He, and America, are in for a rude awakening. Many allies, particularly in Europe, are already wondering if Trump’s America is worth being allied with, questioning basic tenets of American post-war foreign policy, and whether the US can be depended on to adhere to its historical commitments. America’s enemies must already have come to the conclusion that, at least for the next four years, there is no point in even trying to negotiate with a president who subscribes to a “heads I win, tails you lose” view of the world.
What seems clear is that the next four years are going to be a period of profound transformation – for America and the world. Trump is riding an alternative political wave already under way in countries such as the UK, the Philippines and Turkey. Rather than attempting to put a lid on the unravelling of the West’s post-war security and foreign policy architecture, Trump is intent on ensuring it proceeds full throttle. America voted in a president who promised to be a change agent, and we are all now on an out-of-control roller-coaster ride. With foreign policy being reduced to a series of business transactions, and with diplomacy now a function of who can shout the loudest, anything is possible.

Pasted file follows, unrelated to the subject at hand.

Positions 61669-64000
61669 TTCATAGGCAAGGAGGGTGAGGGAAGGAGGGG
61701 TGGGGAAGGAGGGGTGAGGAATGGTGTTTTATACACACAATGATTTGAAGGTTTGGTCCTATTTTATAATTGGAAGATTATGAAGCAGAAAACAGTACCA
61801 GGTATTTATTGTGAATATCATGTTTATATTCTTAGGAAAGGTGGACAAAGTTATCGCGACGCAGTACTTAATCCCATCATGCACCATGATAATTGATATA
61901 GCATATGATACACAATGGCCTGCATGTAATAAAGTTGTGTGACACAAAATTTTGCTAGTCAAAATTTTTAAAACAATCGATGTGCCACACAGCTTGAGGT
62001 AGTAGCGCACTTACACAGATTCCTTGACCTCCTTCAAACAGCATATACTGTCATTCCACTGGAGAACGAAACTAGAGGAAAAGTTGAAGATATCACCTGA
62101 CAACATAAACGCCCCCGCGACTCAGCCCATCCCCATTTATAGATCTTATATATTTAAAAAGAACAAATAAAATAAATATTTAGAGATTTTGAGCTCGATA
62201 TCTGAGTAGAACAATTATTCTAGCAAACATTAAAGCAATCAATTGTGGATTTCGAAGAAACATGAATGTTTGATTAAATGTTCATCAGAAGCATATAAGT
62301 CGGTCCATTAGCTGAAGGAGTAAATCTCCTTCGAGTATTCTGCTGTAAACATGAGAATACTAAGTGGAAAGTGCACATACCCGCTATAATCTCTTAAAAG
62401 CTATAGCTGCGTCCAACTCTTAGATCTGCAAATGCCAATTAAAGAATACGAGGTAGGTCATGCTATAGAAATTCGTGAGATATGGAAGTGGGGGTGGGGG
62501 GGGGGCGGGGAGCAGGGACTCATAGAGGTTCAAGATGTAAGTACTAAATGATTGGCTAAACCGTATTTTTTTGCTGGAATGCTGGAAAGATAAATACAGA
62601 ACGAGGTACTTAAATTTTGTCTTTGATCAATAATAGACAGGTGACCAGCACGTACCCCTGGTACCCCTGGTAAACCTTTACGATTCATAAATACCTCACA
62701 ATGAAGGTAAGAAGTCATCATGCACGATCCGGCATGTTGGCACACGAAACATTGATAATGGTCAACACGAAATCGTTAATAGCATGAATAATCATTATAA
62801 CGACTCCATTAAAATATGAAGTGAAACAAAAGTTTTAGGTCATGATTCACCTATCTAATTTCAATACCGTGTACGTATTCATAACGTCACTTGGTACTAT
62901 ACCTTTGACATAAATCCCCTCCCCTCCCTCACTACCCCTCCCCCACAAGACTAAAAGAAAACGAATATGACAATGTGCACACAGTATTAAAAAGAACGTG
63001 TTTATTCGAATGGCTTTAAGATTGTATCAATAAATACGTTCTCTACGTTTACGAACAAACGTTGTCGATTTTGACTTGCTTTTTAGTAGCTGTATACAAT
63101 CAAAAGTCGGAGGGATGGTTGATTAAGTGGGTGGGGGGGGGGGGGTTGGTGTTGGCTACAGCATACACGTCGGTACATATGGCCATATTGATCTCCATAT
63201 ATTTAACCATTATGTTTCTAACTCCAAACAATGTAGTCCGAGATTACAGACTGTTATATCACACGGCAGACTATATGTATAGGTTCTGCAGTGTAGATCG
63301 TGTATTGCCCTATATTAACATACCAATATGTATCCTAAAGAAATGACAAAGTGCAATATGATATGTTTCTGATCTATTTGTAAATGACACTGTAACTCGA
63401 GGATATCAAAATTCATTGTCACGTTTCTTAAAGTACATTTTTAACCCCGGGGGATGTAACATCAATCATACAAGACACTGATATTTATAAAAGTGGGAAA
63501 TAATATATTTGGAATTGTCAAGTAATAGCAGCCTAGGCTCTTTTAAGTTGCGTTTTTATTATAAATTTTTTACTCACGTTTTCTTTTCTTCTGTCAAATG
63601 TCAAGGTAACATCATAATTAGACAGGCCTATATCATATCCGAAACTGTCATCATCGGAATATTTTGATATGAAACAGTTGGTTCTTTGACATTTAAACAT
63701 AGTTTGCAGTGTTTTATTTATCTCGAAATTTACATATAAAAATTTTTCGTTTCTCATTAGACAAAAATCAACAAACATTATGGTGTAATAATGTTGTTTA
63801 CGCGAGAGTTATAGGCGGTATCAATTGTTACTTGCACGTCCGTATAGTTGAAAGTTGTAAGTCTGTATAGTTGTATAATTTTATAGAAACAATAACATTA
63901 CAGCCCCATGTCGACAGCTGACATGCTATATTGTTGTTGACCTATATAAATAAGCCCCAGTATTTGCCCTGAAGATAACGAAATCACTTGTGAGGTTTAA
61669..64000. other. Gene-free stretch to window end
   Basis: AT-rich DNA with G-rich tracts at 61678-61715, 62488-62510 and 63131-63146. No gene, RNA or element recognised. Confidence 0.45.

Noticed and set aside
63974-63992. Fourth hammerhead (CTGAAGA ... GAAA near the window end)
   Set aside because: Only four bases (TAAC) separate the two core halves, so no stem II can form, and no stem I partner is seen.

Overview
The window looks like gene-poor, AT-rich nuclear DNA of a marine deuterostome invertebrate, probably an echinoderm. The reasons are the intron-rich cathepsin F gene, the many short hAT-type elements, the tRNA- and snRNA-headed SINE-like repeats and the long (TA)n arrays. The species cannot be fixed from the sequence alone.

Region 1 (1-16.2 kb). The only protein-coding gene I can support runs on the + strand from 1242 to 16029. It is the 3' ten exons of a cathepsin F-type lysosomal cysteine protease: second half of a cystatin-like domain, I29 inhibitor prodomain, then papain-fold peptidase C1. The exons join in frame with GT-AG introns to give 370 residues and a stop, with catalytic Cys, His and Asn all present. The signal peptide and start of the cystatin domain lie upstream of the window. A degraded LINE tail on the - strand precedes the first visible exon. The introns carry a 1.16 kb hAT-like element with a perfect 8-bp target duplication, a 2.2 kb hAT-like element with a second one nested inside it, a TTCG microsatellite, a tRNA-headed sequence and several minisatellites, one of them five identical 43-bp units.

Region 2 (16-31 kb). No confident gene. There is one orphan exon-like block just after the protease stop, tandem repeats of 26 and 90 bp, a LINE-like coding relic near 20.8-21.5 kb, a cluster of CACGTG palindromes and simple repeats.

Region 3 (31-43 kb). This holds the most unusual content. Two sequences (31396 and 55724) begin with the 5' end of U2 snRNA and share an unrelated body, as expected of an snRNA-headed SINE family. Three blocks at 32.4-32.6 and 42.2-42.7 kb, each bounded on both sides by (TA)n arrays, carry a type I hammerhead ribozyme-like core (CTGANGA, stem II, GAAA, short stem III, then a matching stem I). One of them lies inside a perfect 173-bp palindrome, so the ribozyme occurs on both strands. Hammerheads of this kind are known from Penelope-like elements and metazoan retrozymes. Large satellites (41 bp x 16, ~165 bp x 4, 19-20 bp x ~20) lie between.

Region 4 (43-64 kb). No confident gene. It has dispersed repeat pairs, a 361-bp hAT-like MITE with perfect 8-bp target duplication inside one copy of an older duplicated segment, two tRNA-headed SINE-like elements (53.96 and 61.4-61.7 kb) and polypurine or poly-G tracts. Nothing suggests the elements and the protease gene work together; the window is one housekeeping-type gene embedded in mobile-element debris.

Daniel Wagner is managing director of Risk Cooperative, and co-author of the new book, Global Risk Agility and Decision Making